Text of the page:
What You Might’ve Missed About the Mount of Transfiguration

Does John’s Gospel give us a much higher view of Jesus than what we find in Matthew, Mark and Luke? Bart Ehrman certainly thinks so. He says: 

If Jesus went around Galilee proclaiming himself to be a divine being sent from God…could anything else that he might say be so breath-taking and thunderously important? And yet none of these earlier sources says any such thing about him. Did they (all of them!) just decide not to mention the one thing that was most significant about Jesus? Almost certainly the divine self-claims in John are not historical.

How Jesus Became God p 125

In other places, Ehrman admits that the Synoptic Gospels don’t depict Jesus as a mere man. But he isn’t pre-existent and he isn’t the same as the God of Israel. Ehrman instead argues that Jesus’ ‘divinity’ was something that came into being after his resurrection. Only then did his disciples begin giving Jesus honors he never claimed for himself.

The big problem here is that Ehrman is making an argument from silence, as I discussed in a previous post. But the other problem is that the claim that Jesus isn’t depicted as Yahweh in the Synoptic Gospels simply isn’t true. Jesus speaks and acts very much like the God of the Jewish Scriptures. Let’s take a look at one of my favorite examples: The Mount of Transfiguration. This example was brought to my attention by Catholic NT scholar Brant Pitre. This miracle takes place in all three of the Synoptics, but I’ll be focusing on Mark’s version: 

And after six days Jesus took with him Peter and James and John, and led them up a high mountain apart by themselves; and he was transfigured before them, and his garments became glistening, intensely white, as no fuller on earth could bleach them. And there appeared to them Elijah with Moses; and they were talking to Jesus. And Peter said to Jesus, “Master, it is well that we are here; let us make three booths, one for you and one for Moses and one for Elijah.” For he did not know what to say, for they were exceedingly afraid. And a cloud overshadowed them, and a voice came out of the cloud, “This is my beloved Son; listen to him.” And suddenly looking around they no longer saw any one with them but Jesus only. And as they were coming down the mountain, he charged them to tell no one what they had seen, until the Son of Man should have risen from the dead.

Mark 9:2-9

Something very weird is going on here. What’s up with Moses and Elijah appearing on the mountain with Jesus? Why is it specifically these two guys and not, say, Abraham, Noah or David? The answer I heard in Bible college was that Moses represented the Law, the first five books of the Bible, and Elijah represented the Prophets, the second major part of the Jewish Scriptures. The symbolism seems straightforward enough, I suppose. But it never felt very satisfying.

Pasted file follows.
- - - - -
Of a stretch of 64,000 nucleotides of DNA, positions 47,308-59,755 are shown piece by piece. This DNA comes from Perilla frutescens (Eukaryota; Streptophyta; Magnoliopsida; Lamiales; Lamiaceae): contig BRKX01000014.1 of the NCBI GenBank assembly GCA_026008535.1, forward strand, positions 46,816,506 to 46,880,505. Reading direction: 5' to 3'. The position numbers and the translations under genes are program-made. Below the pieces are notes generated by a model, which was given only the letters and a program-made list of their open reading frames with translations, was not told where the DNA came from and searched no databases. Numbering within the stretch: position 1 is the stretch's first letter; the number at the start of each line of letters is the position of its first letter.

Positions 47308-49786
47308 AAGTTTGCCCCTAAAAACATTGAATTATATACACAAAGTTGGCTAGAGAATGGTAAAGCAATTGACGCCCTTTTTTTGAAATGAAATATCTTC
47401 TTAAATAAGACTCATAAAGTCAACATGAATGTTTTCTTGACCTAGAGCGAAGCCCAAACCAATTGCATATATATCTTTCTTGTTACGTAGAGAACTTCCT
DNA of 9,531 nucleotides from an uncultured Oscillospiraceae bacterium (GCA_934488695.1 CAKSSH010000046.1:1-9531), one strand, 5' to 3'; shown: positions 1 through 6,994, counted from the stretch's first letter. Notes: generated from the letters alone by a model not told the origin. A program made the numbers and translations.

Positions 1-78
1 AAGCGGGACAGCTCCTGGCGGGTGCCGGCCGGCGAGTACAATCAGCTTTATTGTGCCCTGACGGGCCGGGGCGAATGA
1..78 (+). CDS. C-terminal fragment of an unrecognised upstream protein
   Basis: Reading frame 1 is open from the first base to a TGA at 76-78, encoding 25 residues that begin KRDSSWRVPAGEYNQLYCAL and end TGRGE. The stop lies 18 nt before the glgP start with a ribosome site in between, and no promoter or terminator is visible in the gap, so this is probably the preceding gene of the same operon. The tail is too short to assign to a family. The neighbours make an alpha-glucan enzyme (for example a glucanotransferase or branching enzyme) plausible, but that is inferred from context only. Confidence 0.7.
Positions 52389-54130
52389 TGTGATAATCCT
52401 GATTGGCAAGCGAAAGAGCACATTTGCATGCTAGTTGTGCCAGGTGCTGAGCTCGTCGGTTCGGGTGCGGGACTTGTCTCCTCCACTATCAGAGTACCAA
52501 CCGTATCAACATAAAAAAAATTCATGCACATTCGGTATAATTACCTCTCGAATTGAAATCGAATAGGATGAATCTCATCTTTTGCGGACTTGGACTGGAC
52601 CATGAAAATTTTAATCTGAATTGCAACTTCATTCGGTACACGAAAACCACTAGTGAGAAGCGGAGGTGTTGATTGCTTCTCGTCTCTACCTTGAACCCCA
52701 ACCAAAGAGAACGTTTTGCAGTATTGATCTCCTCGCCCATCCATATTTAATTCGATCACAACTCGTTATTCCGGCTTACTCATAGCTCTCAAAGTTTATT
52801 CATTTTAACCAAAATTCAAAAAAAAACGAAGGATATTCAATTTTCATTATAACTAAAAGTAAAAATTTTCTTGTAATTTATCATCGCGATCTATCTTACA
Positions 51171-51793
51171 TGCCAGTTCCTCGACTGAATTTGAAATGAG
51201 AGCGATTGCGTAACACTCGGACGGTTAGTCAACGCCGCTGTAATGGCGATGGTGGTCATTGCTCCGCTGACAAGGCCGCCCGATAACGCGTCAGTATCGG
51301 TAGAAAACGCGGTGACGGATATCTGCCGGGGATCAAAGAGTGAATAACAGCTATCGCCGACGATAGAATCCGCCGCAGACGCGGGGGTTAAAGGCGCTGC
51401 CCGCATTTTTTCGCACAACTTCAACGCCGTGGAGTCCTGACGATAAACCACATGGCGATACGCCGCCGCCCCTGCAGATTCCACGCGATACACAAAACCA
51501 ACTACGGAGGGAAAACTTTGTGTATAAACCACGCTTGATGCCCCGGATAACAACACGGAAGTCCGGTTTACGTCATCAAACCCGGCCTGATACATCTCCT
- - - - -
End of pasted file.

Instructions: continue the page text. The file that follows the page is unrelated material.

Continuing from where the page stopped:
Jesus the glory of God

Pitre points out a better explanation for why Moses and Elijah appear, one more deeply rooted in the Old Testament. If you’ve read the Old Testament, you know that both Moses and Elijah experience theophanies—that is, appearances of God—in which God comes to them on a mountain and reveals his glory. However, neither Moses nor Elijah can see God’s face.

Let’s look at some passages: In Exodus 33:18-23 Moses said, “I beg you, show me your glory.” And he said, “I will make all my goodness pass before you, and will proclaim before you my name ‘The LORD’; and I will be gracious to whom I will be gracious, and will show mercy on whom I will show mercy. But,” he said, “you cannot see my face; for man shall not see me and live.” And the LORD said, “Behold, there is a place by me where you shall stand upon the rock; and while my glory passes by I will put you in a cleft of the rock, and I will cover you with my hand until I have passed by; then I will take away my hand, and you shall see my back; but my face shall not be seen.” 

Now let’s look at 1 Kings 19:9-13: And there he [Elijah] came to a cave, and lodged there; and behold, the word of the LORD came to him…. And he said, “Go forth, and stand upon the mount before the Lord.” And behold, the Lord passed by, and a great and strong wind rent the mountains, and broke in pieces the rocks before the LORD, but the LORD was not in the wind; and after the wind an earthquake, but the LORD was not in the earthquake; and after the earthquake a fire, but the LORD was not in the fire; and after the fire a still small voice. And when Elijah heard it, he wrapped his face in his mantle and went out and stood at the entrance of the cave.